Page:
We have accomplished so much in a short time. Over the past two months, Occupy Greensboro has successfully united hundreds of people, created an arena for open conversation, pushed itself into the dialogue of the city, and staged many actions including protests, marches, forums, performances. I would even argue that the spread of Occupy as a topic of conversation is an accomplishment.
               People within Occupy Greensboro have been scrambling around to harness the energy boiling up and out of the Occupy Movement. Participants are so invigorated by the extensive possibilities for action that energy pulses out of everything that we do. We use our creativity to connect with community members – whether that includes dressing up as zombies and robots to protest bank greed, organizing teach-ins on specific topics participants are concerned about, or creating online videos to widen our presence. I know that initially there were so many possibilities within the movement that I shot like an arcade ball back and forth between topics and actions. But we are settling down now to deep, hard work and I think that we will be so proud when it is time to present our efforts.

Intragroup Strife
                Of course there are conflicts within our group. We sometimes don't know the best ways to communicate through the internet, in person, or just between working groups in general. We are all unfamiliar with being in a "leaderless space" and lacking a central structure or power source. Voting through consensus, in which every person at a meeting gets opportunities to speak their mind, is a slow process and people get frustrated. But our meeting facilitation is getting better and group organization is working out its kinks as they arise.
                We did also shut down our physical camp site at the YWCA after only three weeks because we were draining our resources sustaining the camp site and it was turning into a place of conflict not representative of the message of Occupy. While there, we experienced sexual harassment, quarrels between participants, and disregard of our consensus decisions. These issues are not limited to our camp interactions, but the intensity of these issues at the camp site did work as a divisive issue for our assembly. Occupy tries to be inclusive towards every person and the realization that we had to exclude some participants in order to protect the wellbeing of other participants was very difficult for us. I don't know how we will handle this issue when it next arises, but I do know that it was difficult, upsetting, and saddening for myself to be confronted with such a divisive issue so early.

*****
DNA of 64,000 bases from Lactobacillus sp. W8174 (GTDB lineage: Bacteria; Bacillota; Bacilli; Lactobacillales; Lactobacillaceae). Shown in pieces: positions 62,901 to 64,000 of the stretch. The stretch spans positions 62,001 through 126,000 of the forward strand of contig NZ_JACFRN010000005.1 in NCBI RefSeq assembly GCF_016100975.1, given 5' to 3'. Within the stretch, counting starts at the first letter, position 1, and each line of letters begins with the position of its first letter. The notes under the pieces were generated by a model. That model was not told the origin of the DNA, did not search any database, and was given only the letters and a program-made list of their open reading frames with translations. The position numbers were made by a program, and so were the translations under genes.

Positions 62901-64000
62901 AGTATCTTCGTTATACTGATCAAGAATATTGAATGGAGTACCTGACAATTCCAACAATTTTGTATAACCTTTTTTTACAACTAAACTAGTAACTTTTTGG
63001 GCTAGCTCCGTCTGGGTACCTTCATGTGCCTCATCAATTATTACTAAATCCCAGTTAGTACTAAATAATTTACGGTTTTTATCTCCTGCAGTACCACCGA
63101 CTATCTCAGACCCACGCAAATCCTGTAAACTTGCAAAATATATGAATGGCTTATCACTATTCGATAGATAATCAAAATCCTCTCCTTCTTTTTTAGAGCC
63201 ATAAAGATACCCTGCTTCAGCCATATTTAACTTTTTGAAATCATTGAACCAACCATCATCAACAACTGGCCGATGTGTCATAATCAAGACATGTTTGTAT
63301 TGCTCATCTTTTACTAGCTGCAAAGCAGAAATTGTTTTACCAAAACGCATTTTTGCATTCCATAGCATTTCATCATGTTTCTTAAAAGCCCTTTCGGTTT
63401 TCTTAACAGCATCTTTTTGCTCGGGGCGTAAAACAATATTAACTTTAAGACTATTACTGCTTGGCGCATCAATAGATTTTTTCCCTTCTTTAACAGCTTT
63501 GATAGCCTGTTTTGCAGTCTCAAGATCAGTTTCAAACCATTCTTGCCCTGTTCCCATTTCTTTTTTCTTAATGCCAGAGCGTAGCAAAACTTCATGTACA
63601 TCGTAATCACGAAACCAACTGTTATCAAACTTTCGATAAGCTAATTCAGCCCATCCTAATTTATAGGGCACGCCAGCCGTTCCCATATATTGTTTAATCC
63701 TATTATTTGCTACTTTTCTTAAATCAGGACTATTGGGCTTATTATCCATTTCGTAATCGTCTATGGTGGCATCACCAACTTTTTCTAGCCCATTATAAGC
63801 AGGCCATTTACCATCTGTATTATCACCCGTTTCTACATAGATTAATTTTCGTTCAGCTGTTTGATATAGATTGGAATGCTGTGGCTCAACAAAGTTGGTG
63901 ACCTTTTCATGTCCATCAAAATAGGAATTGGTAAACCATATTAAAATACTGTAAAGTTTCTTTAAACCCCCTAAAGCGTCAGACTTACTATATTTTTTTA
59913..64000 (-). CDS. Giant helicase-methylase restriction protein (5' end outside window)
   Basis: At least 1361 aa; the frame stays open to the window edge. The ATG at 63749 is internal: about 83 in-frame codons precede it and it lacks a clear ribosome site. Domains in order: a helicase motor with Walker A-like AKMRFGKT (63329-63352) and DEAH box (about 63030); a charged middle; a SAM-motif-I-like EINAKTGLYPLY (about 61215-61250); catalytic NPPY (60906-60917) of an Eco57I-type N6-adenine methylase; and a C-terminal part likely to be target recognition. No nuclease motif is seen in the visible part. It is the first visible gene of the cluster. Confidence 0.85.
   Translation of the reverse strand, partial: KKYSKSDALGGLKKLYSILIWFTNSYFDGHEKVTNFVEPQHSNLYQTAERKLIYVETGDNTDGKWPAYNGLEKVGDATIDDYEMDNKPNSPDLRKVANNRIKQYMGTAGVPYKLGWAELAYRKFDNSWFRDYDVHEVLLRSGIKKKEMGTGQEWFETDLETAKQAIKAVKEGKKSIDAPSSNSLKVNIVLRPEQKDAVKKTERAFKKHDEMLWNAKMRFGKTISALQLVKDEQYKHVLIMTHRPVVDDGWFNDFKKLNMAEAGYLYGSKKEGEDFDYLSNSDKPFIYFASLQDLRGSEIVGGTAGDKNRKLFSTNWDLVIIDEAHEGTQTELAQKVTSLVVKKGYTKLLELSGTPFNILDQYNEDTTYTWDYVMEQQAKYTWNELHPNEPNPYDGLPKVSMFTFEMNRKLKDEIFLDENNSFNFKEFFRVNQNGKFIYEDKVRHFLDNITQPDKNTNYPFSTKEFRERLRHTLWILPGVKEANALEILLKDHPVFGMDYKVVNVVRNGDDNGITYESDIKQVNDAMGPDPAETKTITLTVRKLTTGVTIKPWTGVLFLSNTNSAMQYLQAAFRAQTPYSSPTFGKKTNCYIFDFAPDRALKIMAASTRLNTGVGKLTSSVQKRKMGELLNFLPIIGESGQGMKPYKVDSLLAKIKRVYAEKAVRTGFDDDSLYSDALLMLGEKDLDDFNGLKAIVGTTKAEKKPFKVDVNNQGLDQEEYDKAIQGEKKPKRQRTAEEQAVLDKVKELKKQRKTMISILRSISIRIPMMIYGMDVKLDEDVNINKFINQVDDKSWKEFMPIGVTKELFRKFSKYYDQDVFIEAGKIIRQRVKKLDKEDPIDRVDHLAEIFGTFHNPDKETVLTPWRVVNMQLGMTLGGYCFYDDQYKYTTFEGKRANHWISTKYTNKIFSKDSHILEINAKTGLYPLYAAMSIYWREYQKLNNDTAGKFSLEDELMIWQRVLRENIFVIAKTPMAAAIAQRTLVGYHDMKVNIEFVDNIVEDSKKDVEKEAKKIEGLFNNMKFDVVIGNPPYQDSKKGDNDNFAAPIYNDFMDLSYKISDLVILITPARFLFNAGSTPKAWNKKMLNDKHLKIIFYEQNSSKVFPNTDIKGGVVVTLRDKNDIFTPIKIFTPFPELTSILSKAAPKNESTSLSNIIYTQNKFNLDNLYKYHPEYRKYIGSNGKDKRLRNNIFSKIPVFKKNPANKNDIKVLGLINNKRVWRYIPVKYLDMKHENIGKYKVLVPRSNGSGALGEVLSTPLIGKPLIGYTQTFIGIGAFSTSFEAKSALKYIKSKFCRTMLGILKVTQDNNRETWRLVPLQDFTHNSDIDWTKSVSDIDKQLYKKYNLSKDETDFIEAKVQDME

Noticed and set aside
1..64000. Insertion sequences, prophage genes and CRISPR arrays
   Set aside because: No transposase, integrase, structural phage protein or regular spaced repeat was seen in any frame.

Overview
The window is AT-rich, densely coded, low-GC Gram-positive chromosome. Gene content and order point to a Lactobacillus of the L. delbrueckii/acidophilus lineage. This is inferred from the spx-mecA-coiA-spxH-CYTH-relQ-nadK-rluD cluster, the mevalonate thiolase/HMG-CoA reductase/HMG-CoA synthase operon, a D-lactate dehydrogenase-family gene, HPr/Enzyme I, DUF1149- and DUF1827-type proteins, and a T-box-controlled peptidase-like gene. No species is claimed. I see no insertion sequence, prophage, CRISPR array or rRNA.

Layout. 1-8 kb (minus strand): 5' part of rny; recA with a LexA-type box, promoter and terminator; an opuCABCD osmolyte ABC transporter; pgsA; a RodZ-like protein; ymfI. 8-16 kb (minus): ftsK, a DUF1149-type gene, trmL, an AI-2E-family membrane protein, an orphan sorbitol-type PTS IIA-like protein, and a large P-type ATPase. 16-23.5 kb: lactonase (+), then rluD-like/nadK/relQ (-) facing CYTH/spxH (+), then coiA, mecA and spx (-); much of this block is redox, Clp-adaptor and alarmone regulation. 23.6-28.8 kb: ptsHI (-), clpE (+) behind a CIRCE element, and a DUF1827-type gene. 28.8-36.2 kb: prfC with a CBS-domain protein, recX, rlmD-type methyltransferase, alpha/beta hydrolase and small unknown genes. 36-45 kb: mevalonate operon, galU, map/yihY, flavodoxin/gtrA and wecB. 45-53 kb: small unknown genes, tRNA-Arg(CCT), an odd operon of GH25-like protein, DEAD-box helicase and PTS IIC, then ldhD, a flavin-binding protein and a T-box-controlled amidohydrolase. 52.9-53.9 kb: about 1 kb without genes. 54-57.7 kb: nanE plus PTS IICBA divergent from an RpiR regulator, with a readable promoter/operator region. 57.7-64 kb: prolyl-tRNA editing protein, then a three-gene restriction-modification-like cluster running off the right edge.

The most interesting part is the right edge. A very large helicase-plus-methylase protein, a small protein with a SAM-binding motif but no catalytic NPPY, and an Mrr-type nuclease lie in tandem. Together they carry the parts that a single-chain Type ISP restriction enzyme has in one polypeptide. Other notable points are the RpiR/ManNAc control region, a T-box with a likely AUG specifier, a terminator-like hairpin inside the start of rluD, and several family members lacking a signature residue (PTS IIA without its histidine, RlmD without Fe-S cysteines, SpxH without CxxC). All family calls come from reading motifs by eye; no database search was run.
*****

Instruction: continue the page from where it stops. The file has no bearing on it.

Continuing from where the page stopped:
One other topic of frequent conversation is the tug between participants who desire for a more defined purpose of our meetings and the other perspective that to create definition will limit our scope and possibilities. To be honest, two weeks ago I did wonder if the movement would splinter because pockets of people had such different perspectives on this topic. But our group expressed the need to weight this topic in our interactions, and Sundays have been devoted to discussion-based general assemblies over the past couple weeks. There is still disagreement among participants about what we should do or how we frame our purpose, but overall, the group is working to address these needs for everyone.

Reasons I have Hope
                Like many people, I want to have tangible products from this movement. But right now, I am able to close my eyes and be soothed by the sentences of our conversations running across my mind. There is a certain peacefulness in knowing that other people all over the city will do the same as they unwind for the night. This movement will go somewhere. This is something that I know to be true as my hope is reinvigorated daily by the passion visible in other participants.
                It is exciting for me to look around an Occupy meeting and to think that these are my neighbors. These are my neighbors talking about their lives and their city, taking back the topics they have felt isolated from for many years. They may live Winston or Oak Ridge, they may be fifty years older than me or a different gender, but I understand the itch they feel to recreate the meaning of community and justice. Greensboro is a beautiful city with so many decades-old bruises that need to be healed. I am hopeful that the support that we have received during our Occupy actions (such as waving, smiling, cheering) is a signal that Greensboro residents are ready for that healing and the inevitable struggles that accompany self reflection. The wind has shifted here now and people are no longer going to resign themselves to anything less than they deserve. And we will be there right beside them.

No comments:

Post a Comment